The last sane man in America
by Jon Rappoport, Nomorefakenews.com, June 6, 2015
“The media have substituted themselves for the older world… The new media are not bridges between man and nature —they are nature… The new media are not ways of relating us to the old world; they are the real world and they reshape what remains of the old world at will… In television, images are projected at you. You are the screen. The images wrap around you. You are the vanishing point… The whole tendency of modern communication… is towards participation in a process, rather than apprehension of concepts.” (Marshall McLuhan)
The best film ever made about television’s war on the population is Paddy Chayefsky’s scorching masterpiece, Network (1976). Yet it stages only a few minutes of on-air television.
The rest of the film is dialogue and monologue about television. Thus you could say that, in this case, word defeats image.
Even when showing what happens on the TV screen, Network bursts forth with lines like these, from newsman Howard Beale, at the end of his rope, on-camera, speaking to his in-studio audience and millions of people in their homes:
“So, you listen to me. Listen to me! Television is not the truth. Television’s a god-damned amusement park. Television is a circus, a carnival, a traveling troupe of acrobats, storytellers, dancers, singers, jugglers, sideshow freaks, lion tamers, and football players. We’re in the boredom-killing business… We deal in illusions, man. None of it is true! But you people sit there day after day, night after night, all ages, colors, creeds. We’re all you know. You’re beginning to believe the illusions we’re spinning here. You’re beginning to think that the tube is reality and that your own lives are unreal. You do whatever the tube tells you. You dress like the tube, you eat like the tube, you raise your children like the tube. You even think like the tube. This is mass madness. You maniacs. In God’s name, you people are the real thing. We are the illusion.”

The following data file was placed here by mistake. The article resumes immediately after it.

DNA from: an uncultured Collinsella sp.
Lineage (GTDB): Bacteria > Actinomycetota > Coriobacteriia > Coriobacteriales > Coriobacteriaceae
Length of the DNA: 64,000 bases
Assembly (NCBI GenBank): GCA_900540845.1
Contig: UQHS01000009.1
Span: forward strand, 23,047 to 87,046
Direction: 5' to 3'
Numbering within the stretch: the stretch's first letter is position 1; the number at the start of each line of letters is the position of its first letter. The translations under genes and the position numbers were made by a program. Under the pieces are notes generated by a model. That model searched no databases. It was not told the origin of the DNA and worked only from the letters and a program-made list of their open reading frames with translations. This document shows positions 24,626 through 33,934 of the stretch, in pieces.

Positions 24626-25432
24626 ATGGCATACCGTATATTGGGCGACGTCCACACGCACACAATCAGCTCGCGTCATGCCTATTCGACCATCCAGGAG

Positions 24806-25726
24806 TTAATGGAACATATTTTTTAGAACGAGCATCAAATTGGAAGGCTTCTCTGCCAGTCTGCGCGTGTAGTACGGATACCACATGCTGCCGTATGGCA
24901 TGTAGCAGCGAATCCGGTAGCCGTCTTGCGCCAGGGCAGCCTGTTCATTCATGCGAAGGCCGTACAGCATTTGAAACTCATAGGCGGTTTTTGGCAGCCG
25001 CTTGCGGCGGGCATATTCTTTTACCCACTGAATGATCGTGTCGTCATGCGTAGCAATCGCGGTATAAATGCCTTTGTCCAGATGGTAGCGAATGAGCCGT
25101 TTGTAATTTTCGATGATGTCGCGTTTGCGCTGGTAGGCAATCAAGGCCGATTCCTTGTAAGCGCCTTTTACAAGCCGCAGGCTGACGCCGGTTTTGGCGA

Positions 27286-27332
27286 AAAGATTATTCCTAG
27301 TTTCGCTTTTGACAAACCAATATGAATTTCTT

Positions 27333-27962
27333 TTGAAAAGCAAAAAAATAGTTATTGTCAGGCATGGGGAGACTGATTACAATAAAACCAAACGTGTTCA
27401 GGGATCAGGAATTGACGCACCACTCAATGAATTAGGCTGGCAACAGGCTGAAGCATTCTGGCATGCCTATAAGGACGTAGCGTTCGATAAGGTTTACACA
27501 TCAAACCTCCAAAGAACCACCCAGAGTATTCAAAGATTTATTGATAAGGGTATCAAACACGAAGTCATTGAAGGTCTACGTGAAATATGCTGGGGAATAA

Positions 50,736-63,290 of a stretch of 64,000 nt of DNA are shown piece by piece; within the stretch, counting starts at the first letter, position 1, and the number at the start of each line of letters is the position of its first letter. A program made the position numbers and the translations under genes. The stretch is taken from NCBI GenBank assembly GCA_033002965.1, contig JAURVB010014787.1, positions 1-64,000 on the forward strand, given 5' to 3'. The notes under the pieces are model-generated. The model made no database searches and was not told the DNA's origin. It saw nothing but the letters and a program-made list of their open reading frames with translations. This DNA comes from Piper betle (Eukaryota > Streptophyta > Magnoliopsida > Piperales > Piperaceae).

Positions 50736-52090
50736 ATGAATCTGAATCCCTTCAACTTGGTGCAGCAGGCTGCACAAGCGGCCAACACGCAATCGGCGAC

Beale, coming apart at the seams, is a mad prophet. And because he shines with brilliance and poetry, he can affect minds. Therefore, the television network can make use of him. It can turn him into a cartoon for the masses.
It is Beale’s language and the passion with which he delivers it that constitutes his dangerous weapon. Therefore, the Network transforms him into a cheap religious figure, whose audience slathers him with absurd adoration.
Television’s enemy is the word. Its currency is image.
Beale breaks through the image and defiles it. He cracks the egg. He stops the picture-flow. He brings back the sound and rhythm of spoken poetry. That is his true transgression against the medium that employs him.
The modern matrix has everything to do with how knowledge is acquired.
Television, in the main, does not attempt to impart knowledge. It strives to give the viewer the impression that he knows something. There is a difference.
Knowledge, once established, is external to, and independent of, the viewer. Whereas the impression of knowing is a feeling, a conviction, a belief the viewer holds, after he has watched moving images on a screen.
Images… plus, of course, in the case of the news, the narrative voice.
A basic premise of New Age thinking is: “everything is (connected to) everything.” This fits quite well with the experience of watching film or video flow.
Example: we see angry crowds on the street of a foreign city. Then young people on their cell phones sitting in an outdoor café. Then the marble lobby of a government building where men in suits are walking, standing in groups talking to each other. Then at night, rockets exploding in the sky. Then armored vehicles moving through a gate into the city. Then clouds of smoke on another street and people running, chased by police.
A flow of consecutive images. The sequence, obviously, has been assembled by a news editor, but most of the viewing audience isn’t aware of that. They’re watching the “interconnected” images and listening to a news anchor tell a story that colors (infects) every image.
Viewers thus believe they know something. Television has imparted that sensation to them. That’s what news is all about: delivering a sensation of knowing to the audience.
There is no convenient place where the ordinary viewing audience can stop the flow of images or the story being told. They are inside it. They don’t have the leverage of a crystalized idea or the power of reasoning to get out.
They are inside the story. Knowledge thus becomes story.
The viewer is transfixed by the sensation that he is “inside” watching story.
This fixation produces a short circuit in his reasoning mind (if he has one). No time to stop, no time to think; just watch the flow.